Look at training as imperative, not just a cost
I know people are going to think I have lost it when I say training is not a cost, but let me explain. In my mind, training is a profit generator not a cost producer.
Unfortunately, many managers have a hard time seeing the value in training and either provide it reluctantly or not at all. If that is your perception of training, you are likely to consider it a cost that is not worth incurring. However, the reality is training is a tool for generating profits, which are crucial to every organization.
One company I am familiar with has never spent one nickel on training. They keep just barely hanging on, and their turnover is staggering. They are not giving their employees the tools they need to keep the firm viable rather than just surviving. In another example, I was helping a firm that got paid a lot of money to train other people’s staff. The CEO, however, refused to invest any money in training his own staff. He was blind to the benefits, and therefore, could not see the value of the cost. Meanwhile, turnover was increasing, as the staff wanted and needed further training.
What these managers were failing to recognize is the world is changing rapidly, and if we are to keep our companies and organizations viable, we must continually train our staff. Sure, this costs money, but the benefits outweigh those costs. Furthermore, one of the criteria younger staff has is that their employers provide continual training. To keep younger staff, employers must provide regular opportunities for them to increase their knowledge. Training also contributes to the bottom line. In fact, several studies have shown the effects of training can be measured in terms of improved return on investment and morale. In one study, 32 frontline managers in a 600 person company were given training, and they found the ROI was an incredible 968 percent.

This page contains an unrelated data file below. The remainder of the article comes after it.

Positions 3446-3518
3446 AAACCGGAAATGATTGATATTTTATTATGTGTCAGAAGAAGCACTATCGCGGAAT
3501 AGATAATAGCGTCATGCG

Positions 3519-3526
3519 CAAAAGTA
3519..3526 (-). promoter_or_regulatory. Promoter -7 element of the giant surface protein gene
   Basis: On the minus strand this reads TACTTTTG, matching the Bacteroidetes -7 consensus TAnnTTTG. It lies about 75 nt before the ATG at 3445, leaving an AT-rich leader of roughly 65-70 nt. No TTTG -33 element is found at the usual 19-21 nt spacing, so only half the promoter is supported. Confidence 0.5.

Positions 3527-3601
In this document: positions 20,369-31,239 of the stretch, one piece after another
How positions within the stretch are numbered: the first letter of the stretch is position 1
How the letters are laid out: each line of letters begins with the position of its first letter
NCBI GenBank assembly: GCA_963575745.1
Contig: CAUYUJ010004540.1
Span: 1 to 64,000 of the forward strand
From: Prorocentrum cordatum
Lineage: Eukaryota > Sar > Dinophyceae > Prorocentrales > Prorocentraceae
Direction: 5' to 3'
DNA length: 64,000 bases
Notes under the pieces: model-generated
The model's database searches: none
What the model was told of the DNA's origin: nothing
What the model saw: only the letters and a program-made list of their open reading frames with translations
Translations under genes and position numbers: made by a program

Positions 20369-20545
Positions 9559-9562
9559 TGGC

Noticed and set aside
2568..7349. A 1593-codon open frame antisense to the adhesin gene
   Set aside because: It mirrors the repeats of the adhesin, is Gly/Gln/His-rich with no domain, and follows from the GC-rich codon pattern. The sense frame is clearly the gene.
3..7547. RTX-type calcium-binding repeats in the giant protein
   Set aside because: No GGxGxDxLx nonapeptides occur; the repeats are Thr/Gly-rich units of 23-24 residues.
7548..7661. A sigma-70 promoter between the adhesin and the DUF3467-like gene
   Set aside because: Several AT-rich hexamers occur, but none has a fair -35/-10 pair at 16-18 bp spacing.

As with most things in business, you need to have a plan and a mission for training, plus you need a way to measure its effectiveness. Every training plan should include repetition, as training needs to be repeated in order for it stick. There is no department or area that does not need training, as every part of every organization is changing at an ever-increasing rate. For example, the janitorial staff needs training on better ways of cleaning and new chemicals that become available. The bottom line is that training should be considered a permanent element of every business and organization.
Now go out and make training a priority in your organization. You can do this.
Columnist Jerry Osteryoung is Jim Moran Professor of Entrepreneurship and Finance Emeritus at Florida State University.